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10761Re: [GTh] L18

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  • chaptim45
    Dec 31, 2013
      Now that the end of the year has come upon us, it has led me to share some thoughts on L18.

       
      18 The disciples said to Jesus, "Tell us, how will our end come?" Jesus said, "Have you found the beginning, then, that you are looking for the end? You see, the end will be where the beginning is. 
       
      The canonical gospels include eschatological sermons ascribed to Jesus (Mt 24, Mk 13, Lk 21) which foretell "endtime" events. But in Thomas' Gospel we see an interesting twist. Instead of asking about apocalyptic signs in the world, the disciples are asking about "our" end.  What will become of *us* they ask.  It is one thing to speak of the end of the world and predict wars and natural tragedies in various places, it is another to know what will happen to *us* in the end. In other words, how will this impending end of the world affect those of us who have decided to follow Jesus?
       
      This logion looks at the end more individually and personally. The disciples may be asking: Now that I am your disciple, what will happen to me? How will I end up? How will my death be like because of my following you?  Will I die in battle for you?  Will I become a martyr? Will I die peacefully in my sleep?  And what happens to me after death?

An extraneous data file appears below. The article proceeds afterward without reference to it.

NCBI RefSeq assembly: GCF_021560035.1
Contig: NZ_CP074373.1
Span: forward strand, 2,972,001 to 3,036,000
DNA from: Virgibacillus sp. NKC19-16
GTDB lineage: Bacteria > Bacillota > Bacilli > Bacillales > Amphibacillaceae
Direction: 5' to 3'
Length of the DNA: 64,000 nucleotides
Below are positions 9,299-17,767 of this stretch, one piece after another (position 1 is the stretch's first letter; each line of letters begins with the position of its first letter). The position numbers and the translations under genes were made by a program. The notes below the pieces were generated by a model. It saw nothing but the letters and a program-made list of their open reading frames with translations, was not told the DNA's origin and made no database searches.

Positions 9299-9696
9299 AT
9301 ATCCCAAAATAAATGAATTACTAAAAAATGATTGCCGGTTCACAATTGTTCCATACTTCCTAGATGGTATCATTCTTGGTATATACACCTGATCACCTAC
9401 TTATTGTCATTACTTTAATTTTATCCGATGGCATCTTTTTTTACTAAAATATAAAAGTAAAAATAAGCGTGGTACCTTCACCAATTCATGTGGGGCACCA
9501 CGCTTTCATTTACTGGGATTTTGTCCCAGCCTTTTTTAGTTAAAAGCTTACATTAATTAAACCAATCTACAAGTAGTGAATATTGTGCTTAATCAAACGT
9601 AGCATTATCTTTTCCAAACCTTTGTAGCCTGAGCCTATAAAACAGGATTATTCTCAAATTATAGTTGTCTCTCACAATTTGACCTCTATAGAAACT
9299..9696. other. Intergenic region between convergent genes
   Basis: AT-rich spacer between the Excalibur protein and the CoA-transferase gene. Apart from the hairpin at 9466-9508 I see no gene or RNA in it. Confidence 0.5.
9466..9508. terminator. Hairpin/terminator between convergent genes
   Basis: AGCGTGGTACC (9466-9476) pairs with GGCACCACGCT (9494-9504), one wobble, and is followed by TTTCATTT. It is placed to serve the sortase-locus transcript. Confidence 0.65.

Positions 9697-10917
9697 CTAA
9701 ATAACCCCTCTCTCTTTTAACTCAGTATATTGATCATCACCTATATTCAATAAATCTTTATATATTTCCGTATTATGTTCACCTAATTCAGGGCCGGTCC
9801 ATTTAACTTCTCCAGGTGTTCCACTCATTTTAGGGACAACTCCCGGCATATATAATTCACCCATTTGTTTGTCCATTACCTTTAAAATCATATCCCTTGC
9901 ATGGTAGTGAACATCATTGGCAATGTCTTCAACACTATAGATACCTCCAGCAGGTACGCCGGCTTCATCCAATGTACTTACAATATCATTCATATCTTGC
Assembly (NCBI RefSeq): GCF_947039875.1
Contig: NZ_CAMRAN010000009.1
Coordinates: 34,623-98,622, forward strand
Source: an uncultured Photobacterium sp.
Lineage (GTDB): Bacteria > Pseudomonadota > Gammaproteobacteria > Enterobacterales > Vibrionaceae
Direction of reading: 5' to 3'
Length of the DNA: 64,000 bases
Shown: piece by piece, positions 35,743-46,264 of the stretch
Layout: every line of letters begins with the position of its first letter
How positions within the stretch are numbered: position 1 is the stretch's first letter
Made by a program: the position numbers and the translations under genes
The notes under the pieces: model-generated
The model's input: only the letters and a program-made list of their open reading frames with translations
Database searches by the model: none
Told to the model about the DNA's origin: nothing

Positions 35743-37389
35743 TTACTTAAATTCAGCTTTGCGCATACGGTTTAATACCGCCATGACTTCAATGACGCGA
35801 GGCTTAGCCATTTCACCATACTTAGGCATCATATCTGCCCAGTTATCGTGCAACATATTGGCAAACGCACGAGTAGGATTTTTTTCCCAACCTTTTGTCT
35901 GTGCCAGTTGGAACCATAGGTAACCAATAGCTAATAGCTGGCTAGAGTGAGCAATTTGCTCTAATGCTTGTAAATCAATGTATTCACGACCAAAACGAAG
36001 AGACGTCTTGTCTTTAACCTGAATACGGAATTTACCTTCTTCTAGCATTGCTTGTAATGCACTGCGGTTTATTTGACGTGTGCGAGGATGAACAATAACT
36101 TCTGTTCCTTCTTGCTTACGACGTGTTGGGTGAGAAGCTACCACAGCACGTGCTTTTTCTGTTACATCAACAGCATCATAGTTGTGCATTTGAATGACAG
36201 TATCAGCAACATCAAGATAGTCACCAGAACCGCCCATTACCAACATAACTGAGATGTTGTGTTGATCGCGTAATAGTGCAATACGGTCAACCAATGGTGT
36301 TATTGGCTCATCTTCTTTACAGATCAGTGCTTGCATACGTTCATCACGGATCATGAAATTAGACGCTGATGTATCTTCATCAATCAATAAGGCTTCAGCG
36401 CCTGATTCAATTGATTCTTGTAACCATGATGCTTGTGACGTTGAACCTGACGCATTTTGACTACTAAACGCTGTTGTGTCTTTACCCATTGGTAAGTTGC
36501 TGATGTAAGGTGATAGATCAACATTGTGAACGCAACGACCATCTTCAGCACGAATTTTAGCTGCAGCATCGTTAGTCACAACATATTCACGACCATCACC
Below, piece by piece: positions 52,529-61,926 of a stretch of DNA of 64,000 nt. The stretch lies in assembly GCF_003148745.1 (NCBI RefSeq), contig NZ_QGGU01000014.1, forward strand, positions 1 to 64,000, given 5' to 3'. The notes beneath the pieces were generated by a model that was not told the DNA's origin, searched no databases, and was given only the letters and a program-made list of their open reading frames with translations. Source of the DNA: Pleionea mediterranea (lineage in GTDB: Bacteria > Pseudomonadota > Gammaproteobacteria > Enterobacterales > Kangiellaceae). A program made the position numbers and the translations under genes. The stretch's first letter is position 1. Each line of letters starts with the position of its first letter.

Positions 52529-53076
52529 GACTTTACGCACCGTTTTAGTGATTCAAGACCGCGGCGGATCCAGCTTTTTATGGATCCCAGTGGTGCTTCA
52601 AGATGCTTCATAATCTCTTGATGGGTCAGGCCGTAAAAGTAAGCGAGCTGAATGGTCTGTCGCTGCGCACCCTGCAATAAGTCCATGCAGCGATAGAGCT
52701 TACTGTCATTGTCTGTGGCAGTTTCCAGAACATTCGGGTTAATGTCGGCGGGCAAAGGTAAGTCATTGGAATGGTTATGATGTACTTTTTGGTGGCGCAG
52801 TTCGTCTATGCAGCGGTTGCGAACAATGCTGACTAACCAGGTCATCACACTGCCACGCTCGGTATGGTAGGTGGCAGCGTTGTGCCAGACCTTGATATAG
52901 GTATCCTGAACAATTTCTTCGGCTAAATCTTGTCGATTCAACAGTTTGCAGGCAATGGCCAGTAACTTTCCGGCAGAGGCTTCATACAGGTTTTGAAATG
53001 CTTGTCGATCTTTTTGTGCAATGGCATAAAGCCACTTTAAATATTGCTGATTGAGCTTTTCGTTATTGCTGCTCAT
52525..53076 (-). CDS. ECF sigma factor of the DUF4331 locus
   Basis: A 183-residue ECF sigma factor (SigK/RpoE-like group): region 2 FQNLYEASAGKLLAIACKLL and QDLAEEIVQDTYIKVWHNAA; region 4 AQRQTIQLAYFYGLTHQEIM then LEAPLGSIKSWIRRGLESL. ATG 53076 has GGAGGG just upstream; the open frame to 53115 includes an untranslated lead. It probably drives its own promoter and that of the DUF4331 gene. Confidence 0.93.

Jesus' response in the Gospel of Thomas here takes a sharp 180 degree turn from the "end" and goes to "The Beginning", ie, the First Creation, Eden.  Instead of looking forward fearfully, Thomas’ Jesus would rather his disciples look and find the hidden earlier First Creation which was good and blessed which continues to exist side by side with the Second Creation which is fallen and cursed (L56) and is where most people live. 
       
      Thomasine theology appears to be anti-eschatological. Even today our "endtimes" preachers promote anxiety and fear, which is the opposite goal of Thomasine believers who seek and find rest (L2) without anxiety (L36). The "end" when the dead are raised has already come (L51). Kernals of apocalyptic texts found in Thomas tend to mute the anxiety and refocus in the present, as in L113, Thomas' Gospel makes it clear that a future kingdom is not coming, but is spread upon the earth and is invisible to those who fail to see it.
       
      This logion states: "The end will be where the beginning is" Life is circular. One year's end leads to a new year's beginning. The Beginning, for a Thomasine believer, is where one finds the end to the search and finishes the spiritual journey with rest and peace-- and the circle is then complete.
       
      Happy New Year to you all.
       
      Tim Staker
      Indianapolis, IN